The most widely accepted evidence on the origin of SARS-Cov-2 is that it’s zoonotic – most likely from the butchering and handling of bats in wet markets – which more than likely infected another animal before spreading to humans.
The more we become aggressive towards nature, the more we push into rich biodiversity and tropical forests, the more we put ourselves at risk. This isn’t speculation; it’s reality. There’s increasing evidence from DNA sequencing that old diseases like smallpox first got into human populations this way.
The number of pathogens (viruses, bacteria, parasites or prions) that jump from animals to humans in the past 50 years has grown, beginning with AIDS in the early 1980s, the principal driver of which was a strain of HIV deriving from chimpanzees in Cameroon, following earlier but limited outbreaks. Since then we’ve had Ebola, bird flu, swine flu, mad cow disease, Middle East respiratory syndrome…
And don’t forget your own Hendra virus in Australia, which jumped from bats to horses to humans.
And last year Chinese authorities killed nearly half the nation’s pig stock because of swine fever.
Intensive mass farming, involving animals crammed together in very small spaces, and the huge overuse of antibiotics, creates environments where pathogens can proliferate. Beyond that, swine fever exposed the weaknesses in China’s animal-epidemic prevention and control. As a species, humans have been pretty lucky so far in avoiding the worst.
A study published earlier this year in the Proceedings of the Royal Society journal found that virus spillover events from animals to humans have been tripling every decade since 1980. The study directly linked this to humans devouring more wilderness for agriculture, mining and urban development, releasing pathogens that normally would remain in these areas.
The accelerated extinction of multiple animal species is forcing several bacteria that lived inside their guts for millennia to move elsewhere for survival. Reckless deforestation is releasing micro-organisms we haven’t even identified or named yet. Who knows what last summer’s Amazon forest fires may have set free, or what life-saving drug we may have lost? Who is able to predict the long-term aftermath of the loss of biodiversity that recently took place in Australia? We can’t survive without the ecosystems that support life on the planet.
Only by recognising we belong to a collective – humanity – can we deal with the huge challenges to come.
The lockdown would surely have nurtured some modicum of empathy for animals trapped in small cages most of their lives.
The treatment and trafficking of wild animals, grabbed from their wilderness homes and put into cages in wet markets where they are killed, is just one part of it. The growing need for food is forcing millions of people to resort to eating animals that should be left alone. In West African countries, for example, there’s been an increase in the consumption of bushmeat, including bats, which are among the carriers of Ebola in the region.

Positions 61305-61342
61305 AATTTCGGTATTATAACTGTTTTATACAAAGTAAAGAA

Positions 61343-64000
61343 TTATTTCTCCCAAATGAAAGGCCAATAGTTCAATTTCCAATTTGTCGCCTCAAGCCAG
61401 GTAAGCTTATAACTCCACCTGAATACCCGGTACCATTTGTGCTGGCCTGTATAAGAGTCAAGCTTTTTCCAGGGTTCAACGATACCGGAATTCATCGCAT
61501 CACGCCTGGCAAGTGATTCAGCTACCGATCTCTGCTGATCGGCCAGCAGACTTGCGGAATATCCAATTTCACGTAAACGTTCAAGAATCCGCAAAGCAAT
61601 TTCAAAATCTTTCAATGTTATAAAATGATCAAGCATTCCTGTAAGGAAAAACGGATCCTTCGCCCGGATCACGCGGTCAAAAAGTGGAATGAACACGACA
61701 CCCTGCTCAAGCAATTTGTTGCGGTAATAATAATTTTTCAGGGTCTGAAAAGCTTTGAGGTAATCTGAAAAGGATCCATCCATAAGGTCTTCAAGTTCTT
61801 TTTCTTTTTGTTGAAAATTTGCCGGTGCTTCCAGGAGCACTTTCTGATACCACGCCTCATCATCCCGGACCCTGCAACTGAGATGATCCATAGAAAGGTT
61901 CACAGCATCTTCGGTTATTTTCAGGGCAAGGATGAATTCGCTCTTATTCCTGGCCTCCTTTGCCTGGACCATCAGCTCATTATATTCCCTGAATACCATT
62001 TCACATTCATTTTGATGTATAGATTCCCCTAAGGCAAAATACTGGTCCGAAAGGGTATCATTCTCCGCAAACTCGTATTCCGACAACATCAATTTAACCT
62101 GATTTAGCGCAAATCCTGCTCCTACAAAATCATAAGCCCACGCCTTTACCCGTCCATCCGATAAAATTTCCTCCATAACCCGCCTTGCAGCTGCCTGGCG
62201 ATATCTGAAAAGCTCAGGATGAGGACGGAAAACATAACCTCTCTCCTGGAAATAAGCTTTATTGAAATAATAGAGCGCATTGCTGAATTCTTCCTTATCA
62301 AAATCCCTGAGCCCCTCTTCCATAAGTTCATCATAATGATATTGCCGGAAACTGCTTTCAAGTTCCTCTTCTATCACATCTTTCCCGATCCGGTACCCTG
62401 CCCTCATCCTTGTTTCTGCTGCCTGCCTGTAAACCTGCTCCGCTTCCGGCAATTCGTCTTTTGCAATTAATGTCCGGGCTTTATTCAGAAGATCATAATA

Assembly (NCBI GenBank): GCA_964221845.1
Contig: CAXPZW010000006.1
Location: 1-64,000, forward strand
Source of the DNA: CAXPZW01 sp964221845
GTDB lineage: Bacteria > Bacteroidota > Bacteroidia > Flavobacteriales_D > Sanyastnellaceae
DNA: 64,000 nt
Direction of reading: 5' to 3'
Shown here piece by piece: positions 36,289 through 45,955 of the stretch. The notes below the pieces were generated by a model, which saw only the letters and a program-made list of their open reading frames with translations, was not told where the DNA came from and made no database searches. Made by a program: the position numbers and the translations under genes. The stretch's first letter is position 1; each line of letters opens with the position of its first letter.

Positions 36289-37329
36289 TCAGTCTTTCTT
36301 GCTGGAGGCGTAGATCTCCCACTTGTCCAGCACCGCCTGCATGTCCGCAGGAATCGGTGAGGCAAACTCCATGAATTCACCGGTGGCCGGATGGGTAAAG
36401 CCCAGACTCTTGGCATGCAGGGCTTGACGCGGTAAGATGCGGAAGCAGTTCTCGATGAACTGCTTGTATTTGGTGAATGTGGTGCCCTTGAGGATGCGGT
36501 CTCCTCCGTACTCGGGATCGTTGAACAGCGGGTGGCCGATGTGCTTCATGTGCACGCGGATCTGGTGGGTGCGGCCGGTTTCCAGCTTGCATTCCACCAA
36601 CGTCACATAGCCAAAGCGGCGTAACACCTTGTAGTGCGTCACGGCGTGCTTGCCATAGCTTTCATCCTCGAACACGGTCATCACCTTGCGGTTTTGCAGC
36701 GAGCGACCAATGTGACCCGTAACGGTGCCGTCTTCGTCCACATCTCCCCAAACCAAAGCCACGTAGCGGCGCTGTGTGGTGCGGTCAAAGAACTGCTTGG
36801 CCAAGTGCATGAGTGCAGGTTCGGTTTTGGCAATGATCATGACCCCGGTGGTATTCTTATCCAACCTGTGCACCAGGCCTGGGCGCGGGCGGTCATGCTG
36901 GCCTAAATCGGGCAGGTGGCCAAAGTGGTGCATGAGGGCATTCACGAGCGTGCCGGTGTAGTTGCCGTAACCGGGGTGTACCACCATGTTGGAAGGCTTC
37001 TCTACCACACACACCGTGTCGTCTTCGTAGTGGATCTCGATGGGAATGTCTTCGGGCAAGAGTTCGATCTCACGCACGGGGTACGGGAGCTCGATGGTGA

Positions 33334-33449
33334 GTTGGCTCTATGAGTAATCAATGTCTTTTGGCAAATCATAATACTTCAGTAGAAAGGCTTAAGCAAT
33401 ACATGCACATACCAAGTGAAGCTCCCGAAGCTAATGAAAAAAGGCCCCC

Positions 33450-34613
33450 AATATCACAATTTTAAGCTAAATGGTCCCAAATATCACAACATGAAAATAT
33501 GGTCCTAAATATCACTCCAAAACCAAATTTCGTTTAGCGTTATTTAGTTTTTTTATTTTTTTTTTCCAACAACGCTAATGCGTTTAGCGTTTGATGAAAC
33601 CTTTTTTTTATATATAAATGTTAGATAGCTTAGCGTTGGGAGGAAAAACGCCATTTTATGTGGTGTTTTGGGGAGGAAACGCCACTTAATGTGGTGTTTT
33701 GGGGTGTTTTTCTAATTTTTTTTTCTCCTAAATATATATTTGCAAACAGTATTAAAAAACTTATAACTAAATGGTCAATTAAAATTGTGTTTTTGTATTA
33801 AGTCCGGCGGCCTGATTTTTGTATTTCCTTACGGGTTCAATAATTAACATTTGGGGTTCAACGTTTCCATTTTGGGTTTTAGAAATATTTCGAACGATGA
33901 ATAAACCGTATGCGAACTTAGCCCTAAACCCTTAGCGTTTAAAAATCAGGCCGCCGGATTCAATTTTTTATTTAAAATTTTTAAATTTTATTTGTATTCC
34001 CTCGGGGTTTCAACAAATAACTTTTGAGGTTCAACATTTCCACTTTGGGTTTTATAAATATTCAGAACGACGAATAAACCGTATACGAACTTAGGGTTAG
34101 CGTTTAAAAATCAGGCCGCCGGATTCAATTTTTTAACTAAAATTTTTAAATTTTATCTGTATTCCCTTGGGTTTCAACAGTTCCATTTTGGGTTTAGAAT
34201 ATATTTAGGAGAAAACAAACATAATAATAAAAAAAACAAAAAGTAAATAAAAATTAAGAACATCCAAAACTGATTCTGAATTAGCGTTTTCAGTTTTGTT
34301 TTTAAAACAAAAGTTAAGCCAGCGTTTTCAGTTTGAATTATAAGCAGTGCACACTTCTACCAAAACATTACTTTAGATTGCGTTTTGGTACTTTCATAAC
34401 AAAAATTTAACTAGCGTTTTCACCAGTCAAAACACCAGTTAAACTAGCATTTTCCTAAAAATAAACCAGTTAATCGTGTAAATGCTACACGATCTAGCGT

Why have conspiracy theories about COVID flourished, from rogue viruses being deliberately or accidentally released from Chinese labs to fruit-loop ideas about the 5G network spreading it?
Conspiracy theories are sexier than cold scientific facts and more comforting for people searching for a single, simple, specific thing to blame. It’s easy to point the finger at a Chinese lab and imagine vials of the virus being secretly smuggled out than accept the deep complexity of nature and how our relentless and pervasive disruption of its processes is leading to major health consequences.
Those disruptions are already killing more people than COVID, aren’t they? Global air pollution is already a health crisis, killing seven million people a year, according to the World Health Organisation.
We’re all to blame for what we’re doing to the planet. I’ve taken more flights myself than is reasonable. Climate change is a far, far bigger threat than COVID.
You’re 37. How fearful are you of what’s to come?
I’m pretty sure we’re going to see a major catastrophe in my lifetime, much worse than COVID, because threats are intensifying. The environment is being degraded at a higher and higher speed, and population growth is unsustainable for the planet. There’s a long list of illnesses that could benefit from climate change: Ebola, malaria, dengue fever, cholera, Lyme disease, the West Nile virus and possibly others we don’t know about yet. At present these are little more than an inconvenience to wealthier societies, but as problems widen, the increased risk of disease will catch up with us all.
Which means …
We should all start thinking more: not just about our local communities, or our countries, but the world. Only by recognising we belong to a collective – humanity – can we deal with the huge challenges to come.
Greg Callaghan is a senior writer and the Associate editor with Good Weekend.